So, how do you create those sensing mechanisms in your organization that allow you to maintain a long-term view? If you start differentiating between winning companies and average companies, then long-term views become even more important. Winning companies are measured by their sustainability (i.e., the ratio between their R&D investment and the number of products that go to market).

Winning companies are distinctly different from average companies. They don't just invest in traditional market research. They invest in building top scientific leadership, capable of deep thought around what the future will hold; they bring customer and clinical insights together to address unmet needs. But, they don't jump into responding to an unmet need. Instead, they think thoroughly about what is needed and where their strength lies. This is an important element of success because when we talk about sustainable value over time, ultimately, the value is measured by the healthcare outcomes generated for the healthcare system.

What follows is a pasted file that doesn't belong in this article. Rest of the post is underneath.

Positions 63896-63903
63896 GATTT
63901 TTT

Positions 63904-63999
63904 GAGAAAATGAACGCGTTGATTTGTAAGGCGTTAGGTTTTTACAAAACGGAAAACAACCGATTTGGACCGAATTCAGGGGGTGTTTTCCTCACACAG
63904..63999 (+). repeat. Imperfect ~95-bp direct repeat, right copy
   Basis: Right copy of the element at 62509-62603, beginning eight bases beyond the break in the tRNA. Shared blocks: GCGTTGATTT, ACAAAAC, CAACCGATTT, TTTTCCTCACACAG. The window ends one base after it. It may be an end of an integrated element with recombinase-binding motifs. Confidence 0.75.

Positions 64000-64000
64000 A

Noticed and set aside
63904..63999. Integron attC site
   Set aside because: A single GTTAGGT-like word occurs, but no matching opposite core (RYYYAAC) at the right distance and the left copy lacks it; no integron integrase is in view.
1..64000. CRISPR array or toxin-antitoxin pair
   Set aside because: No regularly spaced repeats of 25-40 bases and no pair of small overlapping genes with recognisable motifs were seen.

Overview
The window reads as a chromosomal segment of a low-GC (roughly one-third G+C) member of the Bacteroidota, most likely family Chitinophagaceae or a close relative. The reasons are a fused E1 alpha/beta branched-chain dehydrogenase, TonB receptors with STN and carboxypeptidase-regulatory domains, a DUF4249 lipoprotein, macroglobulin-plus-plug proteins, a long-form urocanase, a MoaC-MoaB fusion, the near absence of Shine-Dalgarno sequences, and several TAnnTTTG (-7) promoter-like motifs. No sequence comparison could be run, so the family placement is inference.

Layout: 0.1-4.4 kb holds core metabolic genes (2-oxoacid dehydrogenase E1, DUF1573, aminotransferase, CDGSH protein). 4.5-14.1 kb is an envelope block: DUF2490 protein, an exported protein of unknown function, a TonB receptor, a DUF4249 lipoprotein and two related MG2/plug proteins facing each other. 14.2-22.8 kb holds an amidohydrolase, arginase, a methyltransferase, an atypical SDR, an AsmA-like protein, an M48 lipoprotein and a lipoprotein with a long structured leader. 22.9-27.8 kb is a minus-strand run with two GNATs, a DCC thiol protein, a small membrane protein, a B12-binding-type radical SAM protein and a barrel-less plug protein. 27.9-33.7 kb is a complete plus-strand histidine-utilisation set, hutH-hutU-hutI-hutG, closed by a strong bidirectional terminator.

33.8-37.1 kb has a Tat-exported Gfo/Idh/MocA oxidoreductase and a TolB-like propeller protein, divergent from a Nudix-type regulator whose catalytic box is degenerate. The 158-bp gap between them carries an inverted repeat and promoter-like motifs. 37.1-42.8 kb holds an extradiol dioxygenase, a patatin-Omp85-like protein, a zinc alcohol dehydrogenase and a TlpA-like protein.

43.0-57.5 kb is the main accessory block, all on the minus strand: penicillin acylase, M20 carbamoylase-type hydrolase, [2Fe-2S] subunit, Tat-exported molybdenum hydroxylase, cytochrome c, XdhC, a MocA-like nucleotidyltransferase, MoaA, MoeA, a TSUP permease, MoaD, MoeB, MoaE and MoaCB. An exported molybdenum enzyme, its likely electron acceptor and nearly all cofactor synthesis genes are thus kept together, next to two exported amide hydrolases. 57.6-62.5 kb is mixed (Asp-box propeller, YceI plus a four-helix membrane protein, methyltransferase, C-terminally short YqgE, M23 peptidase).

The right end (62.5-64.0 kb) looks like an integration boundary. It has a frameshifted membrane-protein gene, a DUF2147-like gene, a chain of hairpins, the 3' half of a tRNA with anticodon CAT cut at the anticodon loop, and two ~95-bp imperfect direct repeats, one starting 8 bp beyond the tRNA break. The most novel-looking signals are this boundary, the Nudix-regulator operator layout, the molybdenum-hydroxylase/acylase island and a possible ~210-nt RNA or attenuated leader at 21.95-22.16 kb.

For the business, the value also lies in what the business can produce in a successful way, so that it can stay in business. It therefore becomes important to marry the science and the business inside the company for a longer-term view and to become much more targeted in thought process and strategic thinking.

At this stage, the company should no longer be focusing on launching the next product, but rather, about what the impact of that product will be. This approach forces a portfolio view—even within a therapeutic area.